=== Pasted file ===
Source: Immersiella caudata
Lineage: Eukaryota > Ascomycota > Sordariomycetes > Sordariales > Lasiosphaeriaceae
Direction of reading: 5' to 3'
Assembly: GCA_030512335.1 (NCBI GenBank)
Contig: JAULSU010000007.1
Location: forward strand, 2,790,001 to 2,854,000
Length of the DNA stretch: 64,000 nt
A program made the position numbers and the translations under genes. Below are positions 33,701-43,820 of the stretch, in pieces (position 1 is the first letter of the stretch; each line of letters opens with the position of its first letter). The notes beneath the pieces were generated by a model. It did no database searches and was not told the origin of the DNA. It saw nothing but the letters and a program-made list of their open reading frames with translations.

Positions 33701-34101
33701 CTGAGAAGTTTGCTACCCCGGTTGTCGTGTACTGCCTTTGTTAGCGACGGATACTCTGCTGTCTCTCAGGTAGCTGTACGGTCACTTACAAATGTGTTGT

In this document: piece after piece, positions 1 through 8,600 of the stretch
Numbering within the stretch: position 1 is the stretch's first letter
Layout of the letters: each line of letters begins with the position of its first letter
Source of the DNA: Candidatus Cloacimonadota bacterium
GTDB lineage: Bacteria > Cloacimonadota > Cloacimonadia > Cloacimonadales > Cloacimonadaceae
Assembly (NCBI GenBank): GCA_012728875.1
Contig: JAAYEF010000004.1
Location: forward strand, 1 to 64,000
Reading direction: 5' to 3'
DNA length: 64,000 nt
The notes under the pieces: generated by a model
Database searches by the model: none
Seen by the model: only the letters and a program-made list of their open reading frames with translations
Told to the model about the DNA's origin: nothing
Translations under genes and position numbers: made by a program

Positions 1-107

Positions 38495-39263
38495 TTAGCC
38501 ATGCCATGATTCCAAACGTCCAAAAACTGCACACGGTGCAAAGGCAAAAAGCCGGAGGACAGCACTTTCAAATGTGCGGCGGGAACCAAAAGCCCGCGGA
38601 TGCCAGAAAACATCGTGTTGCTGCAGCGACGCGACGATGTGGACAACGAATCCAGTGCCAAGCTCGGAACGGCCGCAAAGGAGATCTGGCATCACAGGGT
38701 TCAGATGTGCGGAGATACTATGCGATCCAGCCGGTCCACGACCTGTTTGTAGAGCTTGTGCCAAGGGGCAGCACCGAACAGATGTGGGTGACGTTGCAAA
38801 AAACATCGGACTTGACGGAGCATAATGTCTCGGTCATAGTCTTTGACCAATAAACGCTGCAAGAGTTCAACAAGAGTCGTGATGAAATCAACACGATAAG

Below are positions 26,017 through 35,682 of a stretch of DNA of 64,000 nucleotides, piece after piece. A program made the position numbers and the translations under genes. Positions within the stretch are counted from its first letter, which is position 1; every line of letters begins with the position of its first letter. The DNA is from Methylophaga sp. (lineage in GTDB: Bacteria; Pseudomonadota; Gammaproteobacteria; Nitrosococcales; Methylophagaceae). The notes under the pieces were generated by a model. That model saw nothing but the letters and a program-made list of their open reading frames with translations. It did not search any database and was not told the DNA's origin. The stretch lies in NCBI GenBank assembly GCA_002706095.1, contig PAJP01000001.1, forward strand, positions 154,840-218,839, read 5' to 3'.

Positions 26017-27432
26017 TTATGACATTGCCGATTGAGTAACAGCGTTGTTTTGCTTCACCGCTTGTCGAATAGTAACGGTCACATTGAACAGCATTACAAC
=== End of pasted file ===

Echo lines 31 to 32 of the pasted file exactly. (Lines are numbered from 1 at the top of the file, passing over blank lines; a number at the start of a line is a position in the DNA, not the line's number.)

38701 TCAGATGTGCGGAGATACTATGCGATCCAGCCGGTCCACGACCTGTTTGTAGAGCTTGTGCCAAGGGGCAGCACCGAACAGATGTGGGTGACGTTGCAAA
38801 AAACATCGGACTTGACGGAGCATAATGTCTCGGTCATAGTCTTTGACCAATAAACGCTGCAAGAGTTCAACAAGAGTCGTGATGAAATCAACACGATAAG